Non-fungible tokens are another disruptive trend fronted by regular buyers, who are more than twice likely than occasional treaters to own cryptocurrency and to know what NFTs are (55 percent do).

NFTs are essentially digital rights to rare goods. Brands such as Dolce & Gabbana are among the first to launch collections in this asset class.

It may be uncharted territory for many, but these tokens are an exciting addition to the sector and definitely worth exploring. More than two in five NFT-aware buyers see them as an opportunity to own exclusive content that they could not find anywhere else.

Experiences are an increasingly important facet of the luxury market

The word “luxury” is usually framed by tangible products such as jewelry or purses, but its parameters have expanded over time.

While more than half of regular luxury buyers say they would rather own a product or service than pay to access it, they are 27 percent more likely than average to prefer the latter, which hints at where the market’s future is headed.

The rise of experiential luxury pushed the likes of LVMH to acquire hospitality company Belmond back in 2019. Now that restrictions are easing, brands such as LVMH’s Dior are investing in pop-up boutiques at choice beaches.

More than six in 10 regular buyers would rather purchase a high-end experience than a product.

These shoppers are distinguished by their desire to stand out in a crowd, their interest in influencers, and an above-average tendency to use social media to post about their lives.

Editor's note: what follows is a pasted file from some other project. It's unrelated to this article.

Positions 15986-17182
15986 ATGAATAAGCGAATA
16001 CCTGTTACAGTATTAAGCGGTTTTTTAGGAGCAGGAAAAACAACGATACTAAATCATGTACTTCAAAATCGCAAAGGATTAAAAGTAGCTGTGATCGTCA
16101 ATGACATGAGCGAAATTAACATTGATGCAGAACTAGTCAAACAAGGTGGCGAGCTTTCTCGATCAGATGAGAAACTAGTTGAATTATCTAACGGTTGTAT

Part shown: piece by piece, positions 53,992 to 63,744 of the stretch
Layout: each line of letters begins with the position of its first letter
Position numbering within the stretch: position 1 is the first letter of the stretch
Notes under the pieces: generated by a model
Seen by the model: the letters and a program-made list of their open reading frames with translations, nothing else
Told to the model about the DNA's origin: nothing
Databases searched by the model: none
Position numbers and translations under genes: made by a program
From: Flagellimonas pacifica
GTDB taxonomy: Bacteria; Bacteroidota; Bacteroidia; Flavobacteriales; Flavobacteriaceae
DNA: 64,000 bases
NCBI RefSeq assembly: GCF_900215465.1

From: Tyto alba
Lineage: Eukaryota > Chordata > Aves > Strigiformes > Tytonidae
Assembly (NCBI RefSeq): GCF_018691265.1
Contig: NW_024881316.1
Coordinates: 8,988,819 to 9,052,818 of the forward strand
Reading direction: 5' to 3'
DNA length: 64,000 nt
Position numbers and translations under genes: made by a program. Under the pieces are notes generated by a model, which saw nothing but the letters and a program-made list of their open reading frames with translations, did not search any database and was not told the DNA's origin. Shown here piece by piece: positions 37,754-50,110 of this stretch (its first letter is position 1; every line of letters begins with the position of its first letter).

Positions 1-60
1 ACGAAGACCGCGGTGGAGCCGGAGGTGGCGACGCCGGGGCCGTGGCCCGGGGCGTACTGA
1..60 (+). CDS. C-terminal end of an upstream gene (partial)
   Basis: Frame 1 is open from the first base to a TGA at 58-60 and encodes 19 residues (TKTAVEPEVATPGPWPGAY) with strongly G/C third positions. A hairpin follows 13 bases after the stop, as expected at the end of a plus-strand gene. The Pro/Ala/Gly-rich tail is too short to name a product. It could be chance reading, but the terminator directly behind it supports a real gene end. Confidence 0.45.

Regular buyers’ fondness for experiences therefore makes sense, as they are a prime way to showcase their lifestyle and build a personal brand – whether that is demonstrated through glamorous locations or services.

Also, luxury does not presuppose over-indulgence. The extended period of time that buyers spent at home during lockdowns influenced their perspectives.

Among those who engage with one of the 30-plus designer fashion brands we track, susceptibility to anxiety has risen since second-quarter 2020, as have sentiments of being overworked.

It is not surprising that luxury shoppers, and occasional treaters, in particular, are significantly more likely to be interested in outdoor activities, which gives brands the opportunity to add “glamping” equipment and experiences to their list of offerings.

In fact, Grand View Research predicts the global glamping market will grow at a rate of 14.1% from 2021-2028.

ON THE WHOLE, new outlooks on mortality have had different effects on customers. It has pushed some toward living healthier lives, and others to adopt a YOLO – you only live once – point of view where spending is concerned.

Industry players will need to recognize these newer perspectives if they are to attain a greater share of the luxury market in 2021 and beyond.

Shauna Moran is insights analyst at GWI, London. Reach her at smoran@gwi.com.